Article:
Elizabeth Zavodny

DHMS Presents: Graduate Student Research Colloquium

DHMS presents a graduate student research colloquim, with Adam McClain (The Gendered Voice Project) and Elizabeth Zavodny (“Archive of Our Own as a Site for DH Research”). October 14, 2022, 12:00pm. UCHI Conference Room, Homer Babbidge Library, with pizza and refreshmentse

If you require accommodation to attend this event, please contact us at uchi@uconn.edu or by phone (860) 486-9057. We can request ASL interpreting, computer-assisted real time transcription, and other accommodations offered by the Center for Students with Disabilities.

The Digital Humanities and Media Studies Initiative presents:

Graduate Student Research Colloquium

Adam McLain and Elizabeth Zavodny

October 14, 2022, 12:00pm
Homer Babbidge Library, Humanities Institute Conference Room
With pizza and refreshments

“The Gendered Voice Project,” Adam McLain

The “Gendered Voice Project” is a digital humanities project that seeks to graphically and statistically represent the various gendered voices in literature and academia. For the project, voice is defined in two ways: (1) the amount or rate of dialogue spoken within a book, if analyzing fiction; (2) the amount of pages or words written by scholars, if analyzing scholarship. This presentation is an introduction to the methodologies, theories, and prospects of the project, along with various analyses already performed.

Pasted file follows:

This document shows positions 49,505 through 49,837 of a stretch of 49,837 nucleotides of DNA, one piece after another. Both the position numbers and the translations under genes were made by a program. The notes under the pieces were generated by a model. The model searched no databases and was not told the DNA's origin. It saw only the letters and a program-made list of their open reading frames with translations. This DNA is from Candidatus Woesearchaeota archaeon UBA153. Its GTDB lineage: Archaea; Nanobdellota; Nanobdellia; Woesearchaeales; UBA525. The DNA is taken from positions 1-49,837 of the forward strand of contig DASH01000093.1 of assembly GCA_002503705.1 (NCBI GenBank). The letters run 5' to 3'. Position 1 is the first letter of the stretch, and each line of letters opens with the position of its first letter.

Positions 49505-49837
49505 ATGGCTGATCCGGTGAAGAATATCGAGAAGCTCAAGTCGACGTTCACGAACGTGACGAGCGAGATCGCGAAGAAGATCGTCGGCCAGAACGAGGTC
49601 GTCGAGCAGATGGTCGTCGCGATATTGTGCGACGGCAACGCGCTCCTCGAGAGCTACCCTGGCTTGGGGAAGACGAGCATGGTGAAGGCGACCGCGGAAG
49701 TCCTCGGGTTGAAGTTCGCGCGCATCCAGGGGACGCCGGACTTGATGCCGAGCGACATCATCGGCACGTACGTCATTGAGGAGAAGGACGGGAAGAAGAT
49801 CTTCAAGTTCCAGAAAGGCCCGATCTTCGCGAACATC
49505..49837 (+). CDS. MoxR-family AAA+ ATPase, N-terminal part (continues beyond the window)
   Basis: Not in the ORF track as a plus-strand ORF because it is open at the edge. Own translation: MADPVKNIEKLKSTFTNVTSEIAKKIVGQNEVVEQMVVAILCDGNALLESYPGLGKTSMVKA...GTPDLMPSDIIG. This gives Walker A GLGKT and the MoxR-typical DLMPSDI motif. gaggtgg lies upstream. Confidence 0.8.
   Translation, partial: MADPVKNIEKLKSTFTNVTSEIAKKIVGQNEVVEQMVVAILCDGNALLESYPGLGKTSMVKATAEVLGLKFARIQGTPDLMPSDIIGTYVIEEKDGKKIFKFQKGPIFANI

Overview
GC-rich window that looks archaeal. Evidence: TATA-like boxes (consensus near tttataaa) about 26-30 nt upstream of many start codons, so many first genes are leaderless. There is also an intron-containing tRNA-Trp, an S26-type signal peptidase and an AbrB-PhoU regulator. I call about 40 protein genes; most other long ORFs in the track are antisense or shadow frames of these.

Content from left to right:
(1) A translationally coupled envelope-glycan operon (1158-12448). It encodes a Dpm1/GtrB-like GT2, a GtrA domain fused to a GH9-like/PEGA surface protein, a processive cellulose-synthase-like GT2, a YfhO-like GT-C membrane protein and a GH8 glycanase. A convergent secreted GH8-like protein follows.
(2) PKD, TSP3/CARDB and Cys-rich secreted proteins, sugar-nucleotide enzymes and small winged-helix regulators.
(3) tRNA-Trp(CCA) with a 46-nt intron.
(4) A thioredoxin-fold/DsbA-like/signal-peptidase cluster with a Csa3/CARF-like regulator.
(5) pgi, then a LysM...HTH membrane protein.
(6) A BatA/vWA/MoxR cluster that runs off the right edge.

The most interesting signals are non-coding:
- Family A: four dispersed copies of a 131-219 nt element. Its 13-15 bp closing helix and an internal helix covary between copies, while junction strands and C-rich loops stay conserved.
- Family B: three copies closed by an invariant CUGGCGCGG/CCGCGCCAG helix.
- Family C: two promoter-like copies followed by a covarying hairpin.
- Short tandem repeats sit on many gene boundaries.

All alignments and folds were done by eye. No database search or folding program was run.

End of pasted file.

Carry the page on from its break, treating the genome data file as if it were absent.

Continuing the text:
Adam McLain is a MA/PhD student in English at the University of Connecticut. He researches and writes on dystopian literature, legal theory, and sexual justice. He has a bachelor’s degree in English and women’s studies from Brigham Young University and a masters of theological studies from Harvard University.

Archive of Our Own as a Site for DH Research,” Elizabeth Zavodny

I’ll be giving an introduction to and contextualization of fanfiction and fan studies research, with a focus on one of the major fanfiction archives, Archive of Our Own. After giving an overview of how the archive is organized, in particular its unique user-generated tagging system, I’ll present how I have used it for a few past projects on genre and commenting practices. I’ll conclude with a brief discussion of some current ideas and questions that I’m currently refining and interested in receiving feedback and suggestions on.

Elizabeth Zavodny is a 3rd-year PhD student in the English department, with a concentration in Rhetoric and Composition. Her research focuses on the social networks of feedback and circulation in online writing communities, with a particular interest in fanfiction communities. Originally from Atlanta, Georgia, she has a BA from Berry College and an MA from the University of Maine. She currently lives in Willimantic with her partner and their two cats.